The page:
Jilka  RLWeinstein  RSTakahashi  KParfitt  AMManolagas  SC Linkage of decreased bone mass with impaired osteoblastogenesis in a murine model of accelerated senescence. J Clin Invest. 1996;971732- 1740
Link to Article
Parfitt  AM Quantum concept of bone remodeling and turnover: implications for the pathogenesis of osteoporosis. Calcif Tissue Int. 1979;281- 5
Link to Article
Parfitt  AMMathews  CHEVillaneuva  ARKleerekoper  MFrame  BRao  DS Relationships between surface, volume, and thickness of iliac trabecular bone in aging and in osteoporosis. J Clin Invest. 1983;721396- 1409
Link to Article
Ensrud  KEPalermo  LBlack  DM  et al.  Hip and calcaneal bone loss increase with advancing age: longitudinal results from the study of osteoporotic fractures. J Bone Miner Res. 1995;101778- 1787
Link to Article
Garnero  PSornay-Rendu  EChapuy  MCDelmas  PD Increased bone turnover in late postmenopausal women is a major determinant of osteoporosis. J Bone Miner Res. 1996;11337- 349
Link to Article
Riggs  BLMelton III  LJ Involutional osteoporosis. N Engl J Med. 1986;3141676- 1684
Link to Article
McKane  WRKhosla  SEgan  KSRobins  SPBurritt  MFRiggs  BL Role of calcium intake in modulating age-related increases in parathyroid function and bone resorption. J Clin Endocrinol Metab. 1996;811699- 1703
Kochersberger  GBales  CLobaugh  BLyles  K Calcium supplementation lowers serum parathyroid hormone levels in elderly subjects. J Gerontol. 1990;45M159- M162
Link to Article
Chapuy  MCArlot  MEDuboeuf  F  et al.  Vitamin D3 and calcium to prevent hip fractures in elderly women. N Engl J Med. 1992;3271637- 1642
Link to Article
Dawson-Hughes  BHarris  SSKrall  EADallal  GE Effect of calcium and vitamin D supplementation on bone density in men and women 65 years of age or older. N Engl J Med. 1997;337670- 676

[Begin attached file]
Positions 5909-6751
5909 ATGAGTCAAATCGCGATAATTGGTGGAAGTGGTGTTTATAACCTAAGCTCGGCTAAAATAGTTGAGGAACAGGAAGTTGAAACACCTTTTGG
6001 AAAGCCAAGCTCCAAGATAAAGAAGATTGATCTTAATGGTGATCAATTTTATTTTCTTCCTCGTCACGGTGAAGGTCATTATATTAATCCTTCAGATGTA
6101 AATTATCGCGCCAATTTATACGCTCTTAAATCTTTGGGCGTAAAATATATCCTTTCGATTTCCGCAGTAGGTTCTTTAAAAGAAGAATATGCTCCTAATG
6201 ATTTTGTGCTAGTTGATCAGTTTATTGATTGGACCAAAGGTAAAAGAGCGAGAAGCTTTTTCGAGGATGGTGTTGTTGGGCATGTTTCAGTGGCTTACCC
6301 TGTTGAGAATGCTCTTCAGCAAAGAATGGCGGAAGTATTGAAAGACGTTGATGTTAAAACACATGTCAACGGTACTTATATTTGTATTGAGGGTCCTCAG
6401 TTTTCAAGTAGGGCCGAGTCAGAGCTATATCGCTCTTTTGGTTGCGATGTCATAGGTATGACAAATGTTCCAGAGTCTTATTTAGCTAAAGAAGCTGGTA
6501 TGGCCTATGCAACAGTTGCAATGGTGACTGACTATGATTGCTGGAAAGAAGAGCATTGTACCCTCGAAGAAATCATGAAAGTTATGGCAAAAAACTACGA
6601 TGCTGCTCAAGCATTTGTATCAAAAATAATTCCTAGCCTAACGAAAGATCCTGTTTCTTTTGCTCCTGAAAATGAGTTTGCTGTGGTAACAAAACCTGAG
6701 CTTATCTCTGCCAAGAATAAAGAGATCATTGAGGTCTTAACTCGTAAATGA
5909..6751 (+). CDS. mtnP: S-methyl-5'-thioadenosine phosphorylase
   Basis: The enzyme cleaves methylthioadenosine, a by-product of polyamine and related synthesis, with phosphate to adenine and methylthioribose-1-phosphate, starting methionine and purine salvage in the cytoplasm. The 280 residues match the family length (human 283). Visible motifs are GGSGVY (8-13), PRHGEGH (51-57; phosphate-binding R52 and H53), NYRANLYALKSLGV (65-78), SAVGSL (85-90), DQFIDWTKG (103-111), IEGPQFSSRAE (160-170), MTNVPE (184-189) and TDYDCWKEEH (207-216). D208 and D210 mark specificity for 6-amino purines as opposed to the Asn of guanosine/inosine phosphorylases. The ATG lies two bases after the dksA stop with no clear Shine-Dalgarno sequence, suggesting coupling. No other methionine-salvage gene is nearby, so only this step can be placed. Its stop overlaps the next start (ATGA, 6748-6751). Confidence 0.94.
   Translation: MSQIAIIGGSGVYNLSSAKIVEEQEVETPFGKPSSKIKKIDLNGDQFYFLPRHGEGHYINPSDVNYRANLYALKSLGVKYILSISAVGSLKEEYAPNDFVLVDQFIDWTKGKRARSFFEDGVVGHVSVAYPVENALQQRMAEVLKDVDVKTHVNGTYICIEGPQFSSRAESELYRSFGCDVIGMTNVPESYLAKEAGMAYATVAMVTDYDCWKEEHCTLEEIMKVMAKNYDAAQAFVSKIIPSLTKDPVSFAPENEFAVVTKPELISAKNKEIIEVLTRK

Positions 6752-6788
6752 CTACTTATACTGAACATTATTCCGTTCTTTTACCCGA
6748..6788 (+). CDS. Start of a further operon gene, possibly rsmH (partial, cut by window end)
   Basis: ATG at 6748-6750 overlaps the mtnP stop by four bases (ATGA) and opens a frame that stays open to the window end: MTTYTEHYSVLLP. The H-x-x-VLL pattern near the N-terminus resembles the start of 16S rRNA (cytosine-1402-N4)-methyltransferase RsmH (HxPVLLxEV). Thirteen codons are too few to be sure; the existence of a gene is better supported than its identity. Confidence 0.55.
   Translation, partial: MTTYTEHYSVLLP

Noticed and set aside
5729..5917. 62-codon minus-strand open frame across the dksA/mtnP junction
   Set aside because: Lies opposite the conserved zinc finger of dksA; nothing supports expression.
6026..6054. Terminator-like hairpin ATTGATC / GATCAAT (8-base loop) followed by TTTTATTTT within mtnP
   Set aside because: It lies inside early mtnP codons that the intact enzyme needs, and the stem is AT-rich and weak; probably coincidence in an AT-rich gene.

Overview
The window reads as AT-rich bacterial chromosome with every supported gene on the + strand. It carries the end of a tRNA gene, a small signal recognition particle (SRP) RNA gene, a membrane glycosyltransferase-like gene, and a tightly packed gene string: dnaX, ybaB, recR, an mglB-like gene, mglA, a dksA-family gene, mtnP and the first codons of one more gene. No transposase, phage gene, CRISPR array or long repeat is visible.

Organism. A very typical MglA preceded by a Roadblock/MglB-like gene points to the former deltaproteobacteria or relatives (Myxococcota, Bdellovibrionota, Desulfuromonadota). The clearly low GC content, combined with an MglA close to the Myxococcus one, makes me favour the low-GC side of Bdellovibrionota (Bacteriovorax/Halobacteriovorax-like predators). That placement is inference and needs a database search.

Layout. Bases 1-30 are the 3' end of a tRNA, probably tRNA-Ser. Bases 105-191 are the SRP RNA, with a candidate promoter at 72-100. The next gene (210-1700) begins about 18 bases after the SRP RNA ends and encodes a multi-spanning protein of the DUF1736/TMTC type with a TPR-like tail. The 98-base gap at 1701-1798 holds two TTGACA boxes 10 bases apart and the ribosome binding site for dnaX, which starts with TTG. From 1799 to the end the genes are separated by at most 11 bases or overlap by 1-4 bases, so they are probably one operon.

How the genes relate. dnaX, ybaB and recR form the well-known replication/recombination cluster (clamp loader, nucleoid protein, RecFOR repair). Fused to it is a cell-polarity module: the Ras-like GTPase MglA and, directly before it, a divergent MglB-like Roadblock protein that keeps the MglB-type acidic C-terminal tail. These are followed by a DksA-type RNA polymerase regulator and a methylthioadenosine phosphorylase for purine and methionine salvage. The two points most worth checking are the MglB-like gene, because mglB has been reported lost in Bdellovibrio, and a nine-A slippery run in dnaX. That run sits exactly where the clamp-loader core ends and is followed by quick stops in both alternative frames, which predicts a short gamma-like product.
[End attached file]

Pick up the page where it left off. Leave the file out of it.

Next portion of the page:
Link to Article
Reid  IRAmes  RWEvans  MCGamble  GDSharpe  SJ Long-term effects of calcium supplementation on bone loss and fractures in postmenopausal women: a randomized controlled trial. Am J Med. 1995;98331- 335
Link to Article
Liberman  UAWeiss  SRBroll  J  et al.  Effect of oral alendronate on bone mineral density and the incidence of fractures in postmenopausal osteoporosis. N Engl J Med. 1995;3331437- 1443
Link to Article
Lufkin  EGWhitaker  MDNickelsen  T  et al.  Treatment of established postmenopausal osteoporosis with raloxifene: a randomized trial. J Bone Miner Res. 1998;131747- 1754
Link to Article
Overgaard  KRiis  BJ Nasal salmon calcitonin in osteoporosis. Calcif Tissue Int. 1994;5579- 81
Link to Article
Harris  STWatts  NBGenant  HJK  et al.  Effects of risedronate treatment on vertebral and nonvertebral fractures in women with postmenopausal osteoporosis. JAMA. 1999;2821344- 1352
Link to Article
Parfitt  AMMundy  GRRoodman  GDHughes  DEBoyce  BF A new model for the regulation of bone resorption, with particular reference to the effects of bisphosphonates. J Bone Miner Res. 1996;11150- 159
Link to Article
Farley  JRWergedal  JEBaylink  DJ Fluoride directly stimulates proliferation and alkaline phosphatase activity of bone-forming cells. Science. 1983;222330- 332
Link to Article
Reed  BYZerwekh  JEAntich  PPPak  CYC Fluoride-stimulated [3H]thymidine uptake in a human osteoblastic osteosarcoma cell line is dependent on transforming growth factor β. J Bone Miner Res. 1993;819- 25
Link to Article
Ringe  JDKipshoven  CCoster  AUmbach  R Therapy of established postmenopausal osteoporosis with monofluorophosphate plus calcium: dose-related effects on bone density and fracture rate. Osteoporos Int. 1999;9171- 178
Link to Article